Treasury proposes new cryptocurrency reporting rules. Treasury has proposed guidelines for entities “in a position to know” the identities of the parties involved in digital asset transactions. These designated brokers would have to report information on their users’ sales and exchanges of digital assets to the IRS, similar to information returns submitted by more traditional financial firms. Under the draft rule published Friday, taxpayers would use Form 1099-DA to determine any owed taxes on their cryptocurrencies, NFTs, and stablecoins.
Warren and Porter: Big Tax Prep is sabotaging IRS free file effort. Sen. Elizabeth Warren (D-MA) and Rep. Katie Porter (D-CA) assert that big tax preparation firms are hiring former government workers to lobby against the federal government’s electronic free file effort. Warren and Porter want specific information on the money these firms have earned as members of the Free File Alliance and the number of former government workers hired by the firms in the past two years.
Could Congress crack down on tax-exempt political organizations? TPC’s Howard Gleckman reviews the efforts of the House Ways & Means Committee and Oversight Subcommittee to examine political abuses by non-profit organizations. They may present a bipartisan opportunity to fix a system that allows the use of tax-exempt dollars to fund explicitly political activities. But the effort so far focuses entirely on activities that benefit Democratic candidates, ignoring efforts that help Republican candidates.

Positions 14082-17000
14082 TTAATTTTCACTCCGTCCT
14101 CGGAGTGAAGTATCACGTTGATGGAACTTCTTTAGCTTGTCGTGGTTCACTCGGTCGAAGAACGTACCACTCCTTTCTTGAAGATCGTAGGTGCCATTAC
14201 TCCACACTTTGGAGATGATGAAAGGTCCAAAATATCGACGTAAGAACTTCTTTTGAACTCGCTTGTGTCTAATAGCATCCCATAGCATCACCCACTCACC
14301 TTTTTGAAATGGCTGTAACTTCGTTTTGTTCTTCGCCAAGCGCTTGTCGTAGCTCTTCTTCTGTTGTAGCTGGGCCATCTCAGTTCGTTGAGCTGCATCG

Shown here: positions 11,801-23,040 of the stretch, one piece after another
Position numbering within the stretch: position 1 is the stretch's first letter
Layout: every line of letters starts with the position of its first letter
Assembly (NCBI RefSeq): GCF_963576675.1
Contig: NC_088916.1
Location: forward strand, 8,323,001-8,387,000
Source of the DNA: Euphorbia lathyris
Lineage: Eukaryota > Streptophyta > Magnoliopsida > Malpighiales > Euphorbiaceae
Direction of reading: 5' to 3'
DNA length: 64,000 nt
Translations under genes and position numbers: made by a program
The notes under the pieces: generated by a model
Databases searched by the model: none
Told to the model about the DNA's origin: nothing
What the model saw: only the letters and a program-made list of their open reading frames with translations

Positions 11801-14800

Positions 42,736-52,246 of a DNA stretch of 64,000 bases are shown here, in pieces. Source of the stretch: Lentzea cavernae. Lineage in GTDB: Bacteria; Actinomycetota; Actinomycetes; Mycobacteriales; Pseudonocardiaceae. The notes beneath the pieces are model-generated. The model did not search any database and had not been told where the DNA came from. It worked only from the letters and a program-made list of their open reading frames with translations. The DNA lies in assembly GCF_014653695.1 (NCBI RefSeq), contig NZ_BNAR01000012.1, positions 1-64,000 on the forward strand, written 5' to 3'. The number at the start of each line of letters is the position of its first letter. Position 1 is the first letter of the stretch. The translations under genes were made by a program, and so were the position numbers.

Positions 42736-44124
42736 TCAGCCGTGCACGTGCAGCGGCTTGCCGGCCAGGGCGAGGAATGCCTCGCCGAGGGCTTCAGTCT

Virginia lawmakers reject Gov. Youngkin’s tax cuts. Negotiators in the General Assembly reached a budget compromise offering one-time tax rebates to Virginians. They denied Republican Gov. Glenn Youngkin’s requested $1 billion in recurring tax cuts. Details on the compromise are scant, but the budget will tap Virginia’s $3.6 billion budget surplus for new spending and tax relief.
What does the future hold for commercial real estate and big cities’ budgets? The shift to remote work could shrink commercial property tax bases in large cities and pose continued budgeting challenges for local governments. TPC’s Thomas Brosy examines 2021 and 2022 data on commercial property taxes in 12 major cities: Phoenix, Chicago, Charlotte, San Antonio, Miami, New York, Houston, the District of Columbia, Austin, Atlanta, Dallas, and Boston. Their reliance on commercial property taxes as a share of total general revenues ranges from 36 percent (Boston) to 3 percent (Phoenix). In future years, city budget planners will have three choices: increase the tax rate on commercial properties cut spending and services, or increase tax revenue from other sources.
In the United Kingdom, a tax bill trips up a soccer team’s league standing. Southend United has total debts of £2.5 million and a tax bill of £275,000. A recent court ruling gave the club until October 4 to pay its tax bill or be disbanded. A sale to an unnamed Australian buyer should be finalized by October 1. In the meantime, the team has been docked 10 points because of the unpaid tax bill, putting it in last place in the National League, which is four leagues below England’s top competition (the Premier League). What would Ted Lasso do?
The Daily Deduction will resume its regular schedule when Congress returns on Sept. 12.
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